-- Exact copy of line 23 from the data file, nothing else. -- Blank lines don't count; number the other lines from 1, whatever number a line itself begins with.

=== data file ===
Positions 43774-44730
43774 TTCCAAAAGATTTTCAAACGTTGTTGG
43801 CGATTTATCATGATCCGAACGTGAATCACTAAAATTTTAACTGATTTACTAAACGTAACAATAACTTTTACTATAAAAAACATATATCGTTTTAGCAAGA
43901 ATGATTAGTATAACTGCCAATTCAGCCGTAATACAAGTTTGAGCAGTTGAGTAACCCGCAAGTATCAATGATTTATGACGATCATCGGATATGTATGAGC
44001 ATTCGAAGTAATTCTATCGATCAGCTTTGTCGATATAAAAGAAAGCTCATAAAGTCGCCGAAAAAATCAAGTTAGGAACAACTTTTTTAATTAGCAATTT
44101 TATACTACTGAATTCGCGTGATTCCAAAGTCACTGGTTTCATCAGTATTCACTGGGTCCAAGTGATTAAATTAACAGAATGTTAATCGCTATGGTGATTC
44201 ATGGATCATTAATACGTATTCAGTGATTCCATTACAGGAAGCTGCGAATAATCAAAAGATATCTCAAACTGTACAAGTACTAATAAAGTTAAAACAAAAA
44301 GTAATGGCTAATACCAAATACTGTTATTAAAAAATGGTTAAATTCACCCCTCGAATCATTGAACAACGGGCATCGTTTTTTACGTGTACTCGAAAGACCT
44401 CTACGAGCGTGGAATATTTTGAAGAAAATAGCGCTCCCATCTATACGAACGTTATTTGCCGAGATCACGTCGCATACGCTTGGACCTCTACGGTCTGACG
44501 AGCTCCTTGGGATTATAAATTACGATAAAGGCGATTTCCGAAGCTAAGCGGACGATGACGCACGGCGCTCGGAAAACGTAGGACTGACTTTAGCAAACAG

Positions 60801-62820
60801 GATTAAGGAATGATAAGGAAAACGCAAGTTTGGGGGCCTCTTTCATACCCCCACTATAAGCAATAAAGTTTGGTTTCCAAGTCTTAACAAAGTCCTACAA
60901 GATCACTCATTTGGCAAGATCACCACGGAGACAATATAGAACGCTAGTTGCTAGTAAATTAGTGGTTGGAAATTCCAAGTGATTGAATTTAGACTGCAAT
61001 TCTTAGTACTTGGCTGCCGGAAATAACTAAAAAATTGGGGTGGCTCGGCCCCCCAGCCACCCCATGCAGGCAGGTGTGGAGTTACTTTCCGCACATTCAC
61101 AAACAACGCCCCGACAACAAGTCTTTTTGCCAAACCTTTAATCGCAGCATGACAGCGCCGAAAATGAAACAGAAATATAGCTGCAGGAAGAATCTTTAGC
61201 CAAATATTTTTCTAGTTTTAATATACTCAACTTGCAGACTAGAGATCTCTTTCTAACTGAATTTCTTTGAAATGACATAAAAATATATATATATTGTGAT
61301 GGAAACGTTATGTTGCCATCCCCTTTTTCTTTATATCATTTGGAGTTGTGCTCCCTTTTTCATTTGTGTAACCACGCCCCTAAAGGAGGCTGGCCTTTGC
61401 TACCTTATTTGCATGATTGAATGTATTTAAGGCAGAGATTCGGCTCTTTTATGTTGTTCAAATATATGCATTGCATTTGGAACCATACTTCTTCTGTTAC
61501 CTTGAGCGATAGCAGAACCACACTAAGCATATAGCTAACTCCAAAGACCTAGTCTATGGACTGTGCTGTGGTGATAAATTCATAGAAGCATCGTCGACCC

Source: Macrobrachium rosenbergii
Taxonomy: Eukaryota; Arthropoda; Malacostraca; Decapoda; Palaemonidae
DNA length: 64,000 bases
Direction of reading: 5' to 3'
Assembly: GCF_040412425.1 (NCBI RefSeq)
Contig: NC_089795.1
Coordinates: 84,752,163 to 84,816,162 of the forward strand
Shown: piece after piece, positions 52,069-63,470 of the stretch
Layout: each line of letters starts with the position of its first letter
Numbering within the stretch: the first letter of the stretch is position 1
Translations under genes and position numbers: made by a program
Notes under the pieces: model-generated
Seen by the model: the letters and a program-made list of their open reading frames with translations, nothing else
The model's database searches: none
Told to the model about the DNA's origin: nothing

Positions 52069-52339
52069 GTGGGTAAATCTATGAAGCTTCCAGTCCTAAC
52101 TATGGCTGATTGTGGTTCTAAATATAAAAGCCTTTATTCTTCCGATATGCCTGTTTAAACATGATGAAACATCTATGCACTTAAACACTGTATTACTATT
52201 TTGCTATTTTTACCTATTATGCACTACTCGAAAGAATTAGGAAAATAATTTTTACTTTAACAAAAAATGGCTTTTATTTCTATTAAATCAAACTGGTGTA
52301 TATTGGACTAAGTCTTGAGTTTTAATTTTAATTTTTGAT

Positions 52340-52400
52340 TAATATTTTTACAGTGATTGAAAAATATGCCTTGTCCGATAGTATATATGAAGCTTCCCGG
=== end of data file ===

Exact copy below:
Direction of reading: 5' to 3'